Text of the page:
A version of this article appears in print on October 26, 2016, on Page A4 of the New York edition with the headline: Vatican Clarifies Cremation Rules: Bury,




    Sent from my SM-T705 using Tapatalk

  2. Join Date
    Jul 2015
    Posts
    9,581
    #142
    Quote Originally Posted by _Cathy_ View Post
    Roman Catholic church doesn't allow it.

    Sent from my GT-N7100 using Tapatalk
    we have no issues with that..we are not catholics

    Sent from my SM-G955F using Tsikot Forums mobile app

  3. Join Date
    Jul 2007
    Posts
    45,784
    #143
    Quote Originally Posted by falken View Post
    Vatican Clarifies the Rules for Cremation: Bury, Don’t Scatter - The New York Times




    Vatican Clarifies the Rules for Cremation: Bury, Don’t Scatter
    By Elisabetta Povoledo and Gaia Pianigiani
    Oct. 25, 2016

    VATICAN CITY — Ashes to ashes is fine, the Vatican says, as long as you don’t spread them around.

    On Tuesday, the Vatican responded to what it called an “unstoppable increase” in cremation and issued guidelines barring the scattering of ashes “in the air, on land, at sea or in some other way.”

    The Vatican decreed that the ashes of loved ones have no place in the home, and certainly not in jewelry. It urged that cremated remains be preserved in cemeteries or other approved sacred places.

    The instructions, which reiterate the Roman Catholic Church’s preference for burial over cremation, are in line with previous teachings. But local bishops’ conferences had requested doctrinal clarification because cremation has become increasingly popular and because there were “no specific canonical norms” for preserving ashes, according to Cardinal Gerhard Ludwig Müller, the prefect of the Congregation for the Doctrine of the Faith, which drafted the guidelines.

    The new guidelines, which Pope Francis approved this year, were released ahead of All Souls Day, which falls on Nov. 2 for Catholics, who are called to remember and pray for those who have died.

    The church banned cremation for centuries, but began to allow the practice in 1963, as long as it is not done for reasons at odds with Christian doctrine. Burials are deeply embedded in Christian tradition, and in the United States and elsewhere many dioceses still run graveyards and cemeteries, though cremation and other alternatives are on the rise.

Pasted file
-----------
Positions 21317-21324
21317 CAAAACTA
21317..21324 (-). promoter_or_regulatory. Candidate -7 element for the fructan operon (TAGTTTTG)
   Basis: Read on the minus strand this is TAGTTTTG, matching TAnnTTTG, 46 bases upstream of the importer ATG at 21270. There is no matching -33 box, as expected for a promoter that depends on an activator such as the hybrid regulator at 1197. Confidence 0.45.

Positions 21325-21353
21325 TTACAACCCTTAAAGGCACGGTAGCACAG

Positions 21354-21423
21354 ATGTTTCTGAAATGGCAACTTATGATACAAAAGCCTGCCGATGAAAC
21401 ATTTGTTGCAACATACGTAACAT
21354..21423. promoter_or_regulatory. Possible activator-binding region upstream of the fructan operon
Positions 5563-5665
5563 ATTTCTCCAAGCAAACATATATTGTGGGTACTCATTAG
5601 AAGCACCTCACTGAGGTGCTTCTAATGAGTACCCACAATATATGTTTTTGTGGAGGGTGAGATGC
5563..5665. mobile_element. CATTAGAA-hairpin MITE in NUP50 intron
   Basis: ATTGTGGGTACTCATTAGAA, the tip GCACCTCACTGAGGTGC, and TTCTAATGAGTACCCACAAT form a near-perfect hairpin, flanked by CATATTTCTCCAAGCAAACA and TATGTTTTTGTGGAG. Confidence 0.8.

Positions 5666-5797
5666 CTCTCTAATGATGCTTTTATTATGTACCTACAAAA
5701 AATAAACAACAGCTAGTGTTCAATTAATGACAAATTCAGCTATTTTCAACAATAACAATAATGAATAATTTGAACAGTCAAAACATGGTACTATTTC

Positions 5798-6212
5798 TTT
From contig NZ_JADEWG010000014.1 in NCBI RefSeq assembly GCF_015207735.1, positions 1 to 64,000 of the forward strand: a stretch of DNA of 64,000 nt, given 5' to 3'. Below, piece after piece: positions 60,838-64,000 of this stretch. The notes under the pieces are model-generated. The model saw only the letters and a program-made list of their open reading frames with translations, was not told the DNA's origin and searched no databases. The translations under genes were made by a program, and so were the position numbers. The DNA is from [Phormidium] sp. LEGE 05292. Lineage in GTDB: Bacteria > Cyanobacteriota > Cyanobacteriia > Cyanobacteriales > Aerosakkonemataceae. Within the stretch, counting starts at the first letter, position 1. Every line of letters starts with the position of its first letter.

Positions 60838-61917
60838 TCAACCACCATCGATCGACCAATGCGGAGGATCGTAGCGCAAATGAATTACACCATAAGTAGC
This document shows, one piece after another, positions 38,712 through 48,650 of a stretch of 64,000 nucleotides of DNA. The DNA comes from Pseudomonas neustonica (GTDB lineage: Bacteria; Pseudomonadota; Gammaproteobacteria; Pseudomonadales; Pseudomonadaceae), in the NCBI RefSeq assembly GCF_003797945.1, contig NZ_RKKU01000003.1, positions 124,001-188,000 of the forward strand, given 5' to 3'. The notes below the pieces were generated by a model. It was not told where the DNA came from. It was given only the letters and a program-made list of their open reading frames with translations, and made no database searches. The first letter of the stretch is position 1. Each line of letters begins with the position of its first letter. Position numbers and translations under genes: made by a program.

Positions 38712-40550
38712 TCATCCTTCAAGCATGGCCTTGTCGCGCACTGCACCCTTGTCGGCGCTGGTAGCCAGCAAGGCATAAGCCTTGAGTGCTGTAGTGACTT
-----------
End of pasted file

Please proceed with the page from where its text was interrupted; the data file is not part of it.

“We are facing a new challenge for the evangelization of death,” Cardinal Müller said at a news conference on Tuesday, discussing the centrality of death and resurrection for Christians. He emphasized the church’s “doctrinal and pastoral reasons” for burial, which it “continues to insistently recommend.”

    Cardinal Müller added: “We believe in the resurrection of the body, so burial is the normal form for the Christian faithful, especially Catholics, whom we are addressing with this document.”

    In that spirit, the document explains, the church cannot “condone attitudes or permit rites that involve erroneous ideas about death, such as considering death as the definitive annihilation of the person, or the moment of fusion with Mother Nature or the universe, or as a stage in the cycle of regeneration, or as the definitive liberation from the ‘prison’ of the body.”

    Beyond respect for the deceased, the document notes that burial in a cemetery “encourages family members and the whole Christian community to pray for and remember the dead, while at the same time fostering the veneration of martyrs and saints.”